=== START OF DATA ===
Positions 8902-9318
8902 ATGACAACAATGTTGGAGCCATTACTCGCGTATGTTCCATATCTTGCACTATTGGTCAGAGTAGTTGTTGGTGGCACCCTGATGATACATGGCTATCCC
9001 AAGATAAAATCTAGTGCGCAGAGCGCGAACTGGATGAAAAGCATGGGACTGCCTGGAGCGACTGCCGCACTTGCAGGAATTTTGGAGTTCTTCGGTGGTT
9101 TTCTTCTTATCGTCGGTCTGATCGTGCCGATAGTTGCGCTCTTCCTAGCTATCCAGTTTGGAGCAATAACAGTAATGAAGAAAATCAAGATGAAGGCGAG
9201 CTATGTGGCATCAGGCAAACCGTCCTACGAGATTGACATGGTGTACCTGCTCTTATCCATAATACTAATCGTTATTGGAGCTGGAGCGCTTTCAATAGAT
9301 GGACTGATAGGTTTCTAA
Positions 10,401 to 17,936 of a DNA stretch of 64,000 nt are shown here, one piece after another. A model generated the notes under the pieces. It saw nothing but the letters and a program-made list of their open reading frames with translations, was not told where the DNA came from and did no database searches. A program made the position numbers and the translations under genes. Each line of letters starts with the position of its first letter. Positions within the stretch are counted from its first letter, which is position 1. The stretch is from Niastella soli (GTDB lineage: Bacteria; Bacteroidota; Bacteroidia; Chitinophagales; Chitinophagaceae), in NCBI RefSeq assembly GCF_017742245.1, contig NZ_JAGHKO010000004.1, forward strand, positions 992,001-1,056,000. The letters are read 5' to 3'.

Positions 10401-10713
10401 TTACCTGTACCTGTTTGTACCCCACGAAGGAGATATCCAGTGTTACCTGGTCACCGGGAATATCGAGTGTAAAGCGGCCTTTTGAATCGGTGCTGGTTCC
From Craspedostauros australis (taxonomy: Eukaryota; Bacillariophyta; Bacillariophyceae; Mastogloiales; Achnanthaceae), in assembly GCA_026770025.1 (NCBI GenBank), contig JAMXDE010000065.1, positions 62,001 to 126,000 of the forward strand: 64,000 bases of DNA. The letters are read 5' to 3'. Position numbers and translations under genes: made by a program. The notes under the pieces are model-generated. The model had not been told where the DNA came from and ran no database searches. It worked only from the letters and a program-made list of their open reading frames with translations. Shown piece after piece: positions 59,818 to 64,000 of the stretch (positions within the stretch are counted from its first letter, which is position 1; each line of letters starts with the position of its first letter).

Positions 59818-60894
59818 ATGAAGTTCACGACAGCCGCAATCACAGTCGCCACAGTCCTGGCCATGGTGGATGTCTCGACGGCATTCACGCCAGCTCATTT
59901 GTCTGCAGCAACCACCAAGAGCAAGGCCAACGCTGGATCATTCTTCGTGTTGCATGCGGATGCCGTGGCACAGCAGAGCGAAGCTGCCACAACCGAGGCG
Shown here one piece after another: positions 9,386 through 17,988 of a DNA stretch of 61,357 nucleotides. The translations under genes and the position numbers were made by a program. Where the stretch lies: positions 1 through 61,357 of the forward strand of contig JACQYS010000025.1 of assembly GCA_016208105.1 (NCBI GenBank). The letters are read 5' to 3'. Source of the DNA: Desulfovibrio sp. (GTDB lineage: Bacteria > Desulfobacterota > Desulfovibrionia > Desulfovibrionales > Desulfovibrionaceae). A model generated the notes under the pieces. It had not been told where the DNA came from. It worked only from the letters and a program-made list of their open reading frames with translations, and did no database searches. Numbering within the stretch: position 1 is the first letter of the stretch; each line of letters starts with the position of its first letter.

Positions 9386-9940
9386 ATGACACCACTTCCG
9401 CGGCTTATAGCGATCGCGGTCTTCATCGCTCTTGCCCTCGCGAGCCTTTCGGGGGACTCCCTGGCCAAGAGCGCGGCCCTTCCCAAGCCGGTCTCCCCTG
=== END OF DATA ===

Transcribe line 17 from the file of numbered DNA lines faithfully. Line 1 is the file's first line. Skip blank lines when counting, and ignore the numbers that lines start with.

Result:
9401 CGGCTTATAGCGATCGCGGTCTTCATCGCTCTTGCCCTCGCGAGCCTTTCGGGGGACTCCCTGGCCAAGAGCGCGGCCCTTCCCAAGCCGGTCTCCCCTG